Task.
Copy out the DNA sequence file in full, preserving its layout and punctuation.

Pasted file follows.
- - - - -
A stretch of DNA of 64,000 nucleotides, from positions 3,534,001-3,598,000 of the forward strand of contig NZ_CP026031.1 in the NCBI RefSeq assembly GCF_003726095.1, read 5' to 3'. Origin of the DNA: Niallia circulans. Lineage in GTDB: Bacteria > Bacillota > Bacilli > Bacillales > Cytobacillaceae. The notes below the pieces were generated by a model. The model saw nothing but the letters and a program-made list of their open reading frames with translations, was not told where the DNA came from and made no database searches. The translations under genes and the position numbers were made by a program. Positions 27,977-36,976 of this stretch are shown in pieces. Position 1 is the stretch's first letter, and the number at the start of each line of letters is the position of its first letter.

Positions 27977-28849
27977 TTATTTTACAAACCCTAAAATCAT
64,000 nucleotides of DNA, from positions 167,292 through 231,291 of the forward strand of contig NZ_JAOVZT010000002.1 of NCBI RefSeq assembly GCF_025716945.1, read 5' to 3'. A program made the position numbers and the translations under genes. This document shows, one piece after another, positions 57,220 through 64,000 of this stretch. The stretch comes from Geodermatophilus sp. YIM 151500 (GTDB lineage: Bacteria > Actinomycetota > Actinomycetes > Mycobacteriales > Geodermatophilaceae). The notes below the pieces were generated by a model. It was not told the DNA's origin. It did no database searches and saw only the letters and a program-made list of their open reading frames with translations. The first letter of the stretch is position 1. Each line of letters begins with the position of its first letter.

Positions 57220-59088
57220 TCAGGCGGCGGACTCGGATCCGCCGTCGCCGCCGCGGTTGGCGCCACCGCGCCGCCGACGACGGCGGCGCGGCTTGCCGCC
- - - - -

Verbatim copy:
A stretch of DNA of 64,000 nucleotides, from positions 3,534,001-3,598,000 of the forward strand of contig NZ_CP026031.1 in the NCBI RefSeq assembly GCF_003726095.1, read 5' to 3'. Origin of the DNA: Niallia circulans. Lineage in GTDB: Bacteria > Bacillota > Bacilli > Bacillales > Cytobacillaceae. The notes below the pieces were generated by a model. The model saw nothing but the letters and a program-made list of their open reading frames with translations, was not told where the DNA came from and made no database searches. The translations under genes and the position numbers were made by a program. Positions 27,977-36,976 of this stretch are shown in pieces. Position 1 is the stretch's first letter, and the number at the start of each line of letters is the position of its first letter.

Positions 27977-28849
27977 TTATTTTACAAACCCTAAAATCAT
64,000 nucleotides of DNA, from positions 167,292 through 231,291 of the forward strand of contig NZ_JAOVZT010000002.1 of NCBI RefSeq assembly GCF_025716945.1, read 5' to 3'. A program made the position numbers and the translations under genes. This document shows, one piece after another, positions 57,220 through 64,000 of this stretch. The stretch comes from Geodermatophilus sp. YIM 151500 (GTDB lineage: Bacteria > Actinomycetota > Actinomycetes > Mycobacteriales > Geodermatophilaceae). The notes below the pieces were generated by a model. It was not told the DNA's origin. It did no database searches and saw only the letters and a program-made list of their open reading frames with translations. The first letter of the stretch is position 1. Each line of letters begins with the position of its first letter.

Positions 57220-59088
57220 TCAGGCGGCGGACTCGGATCCGCCGTCGCCGCCGCGGTTGGCGCCACCGCGCCGCCGACGACGGCGGCGCGGCTTGCCGCC